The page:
Congratulations, high school seniors.
You made it through all those years of working hard while someone grades you.
Bet you're glad that's over, right?
Seriously, though ...
Many of you will be taking a breather over the summer before heading off to either further your education or jump right on in to the work force.
Good for you. You've earned it.
But not too much -- and be careful about it.
In particular, pay attention while you're on the road.
We've just recently entered what the AAA Foundation for Traffic Safety calls the "100 deadliest days" for teen drivers, the time between Memorial Day and Labor Day.
Traditionally, this is when teen traffic deaths spike.
According to the National Highway Traffic Safety Administration, an average of 422 teens die in crashes in each of the summer months compared to an average of 363 teen deaths during the non-summer months.
Felicity Erni, one of the leaders of the Pennsylvania Teen Safe Driving Coalition, calls the numbers unacceptable -- because they're so preventable.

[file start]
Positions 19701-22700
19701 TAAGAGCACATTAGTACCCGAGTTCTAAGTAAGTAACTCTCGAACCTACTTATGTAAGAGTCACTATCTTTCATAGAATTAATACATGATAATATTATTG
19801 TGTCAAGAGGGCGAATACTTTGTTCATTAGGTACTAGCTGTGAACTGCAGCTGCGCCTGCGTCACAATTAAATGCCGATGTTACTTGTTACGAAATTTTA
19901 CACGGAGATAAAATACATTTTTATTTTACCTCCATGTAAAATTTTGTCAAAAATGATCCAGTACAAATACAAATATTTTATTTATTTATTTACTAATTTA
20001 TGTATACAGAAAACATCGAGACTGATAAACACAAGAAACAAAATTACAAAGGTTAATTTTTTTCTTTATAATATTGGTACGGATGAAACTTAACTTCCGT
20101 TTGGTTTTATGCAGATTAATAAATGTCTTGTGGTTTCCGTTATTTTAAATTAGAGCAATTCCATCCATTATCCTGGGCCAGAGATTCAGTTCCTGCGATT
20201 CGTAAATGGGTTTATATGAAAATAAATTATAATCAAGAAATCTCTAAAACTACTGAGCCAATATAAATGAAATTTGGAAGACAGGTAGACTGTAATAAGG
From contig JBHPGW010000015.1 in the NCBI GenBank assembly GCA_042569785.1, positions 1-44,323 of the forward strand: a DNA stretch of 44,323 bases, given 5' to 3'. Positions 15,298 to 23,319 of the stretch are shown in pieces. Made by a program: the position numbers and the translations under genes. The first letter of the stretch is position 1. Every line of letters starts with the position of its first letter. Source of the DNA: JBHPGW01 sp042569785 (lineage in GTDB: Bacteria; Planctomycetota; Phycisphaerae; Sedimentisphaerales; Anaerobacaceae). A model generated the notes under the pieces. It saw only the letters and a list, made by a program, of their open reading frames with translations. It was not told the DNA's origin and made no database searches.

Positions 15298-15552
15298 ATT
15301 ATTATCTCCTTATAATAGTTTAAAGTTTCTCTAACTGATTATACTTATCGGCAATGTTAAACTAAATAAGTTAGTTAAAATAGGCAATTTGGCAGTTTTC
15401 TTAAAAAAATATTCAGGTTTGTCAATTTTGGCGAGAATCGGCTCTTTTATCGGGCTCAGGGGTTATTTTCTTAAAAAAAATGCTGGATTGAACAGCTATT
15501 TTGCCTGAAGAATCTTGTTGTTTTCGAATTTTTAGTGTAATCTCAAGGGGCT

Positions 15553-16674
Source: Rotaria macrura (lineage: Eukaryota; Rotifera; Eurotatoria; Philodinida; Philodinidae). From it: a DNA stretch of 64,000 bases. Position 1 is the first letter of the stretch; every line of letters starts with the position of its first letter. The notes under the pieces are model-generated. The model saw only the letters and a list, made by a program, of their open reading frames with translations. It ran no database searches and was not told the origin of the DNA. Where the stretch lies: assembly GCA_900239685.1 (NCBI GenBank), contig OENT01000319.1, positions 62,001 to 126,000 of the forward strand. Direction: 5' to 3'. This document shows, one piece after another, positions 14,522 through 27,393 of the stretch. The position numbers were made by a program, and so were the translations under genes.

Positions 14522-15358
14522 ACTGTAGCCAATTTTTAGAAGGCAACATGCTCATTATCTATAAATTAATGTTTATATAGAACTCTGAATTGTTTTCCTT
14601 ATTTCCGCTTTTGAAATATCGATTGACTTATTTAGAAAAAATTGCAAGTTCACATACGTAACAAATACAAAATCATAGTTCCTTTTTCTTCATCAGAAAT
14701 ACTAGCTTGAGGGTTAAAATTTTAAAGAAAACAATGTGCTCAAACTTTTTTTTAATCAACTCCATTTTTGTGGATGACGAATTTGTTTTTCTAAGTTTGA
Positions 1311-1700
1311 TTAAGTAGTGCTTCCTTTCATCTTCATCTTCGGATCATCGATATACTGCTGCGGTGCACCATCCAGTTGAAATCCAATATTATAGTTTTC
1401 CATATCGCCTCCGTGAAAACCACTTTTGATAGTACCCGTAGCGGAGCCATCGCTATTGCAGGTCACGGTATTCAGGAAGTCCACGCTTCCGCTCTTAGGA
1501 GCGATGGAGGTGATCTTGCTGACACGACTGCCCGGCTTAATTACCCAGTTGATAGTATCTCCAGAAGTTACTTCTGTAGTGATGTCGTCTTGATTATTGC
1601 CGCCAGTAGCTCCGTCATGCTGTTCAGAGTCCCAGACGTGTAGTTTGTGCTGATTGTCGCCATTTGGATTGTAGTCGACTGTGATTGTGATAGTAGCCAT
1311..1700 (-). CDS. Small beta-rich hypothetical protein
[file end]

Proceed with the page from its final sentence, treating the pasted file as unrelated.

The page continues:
One of the big dangers for teen drivers, and one of the most preventable, are distractions, according to AAA's foundation.
In a study released last year, the organization found a 16- or 17-year-old driver's risk of death per mile driven increases 44 percent when carrying one passenger younger than 21 (and no older passengers). The risk is double when carrying two passengers younger than 21, and quadruples when carrying three or more passengers that age.
Another risk is technology: According to the study, 43 percent admit to texting while driving.
Pennsylvania's teen driving law addresses these distractions by limiting the number of minor passengers and bans the use of cellphones behind the wheel -- but only for junior drivers.
Drivers 18 and over -- like many of you recent graduates -- are no longer bound by these restrictions, although the risks still remain.
That means it's your responsibility to keep yourself and others safe while you're celebrating this summer.
Society is going to start treating you like the adults you are from now on.
Please make sure you act the part.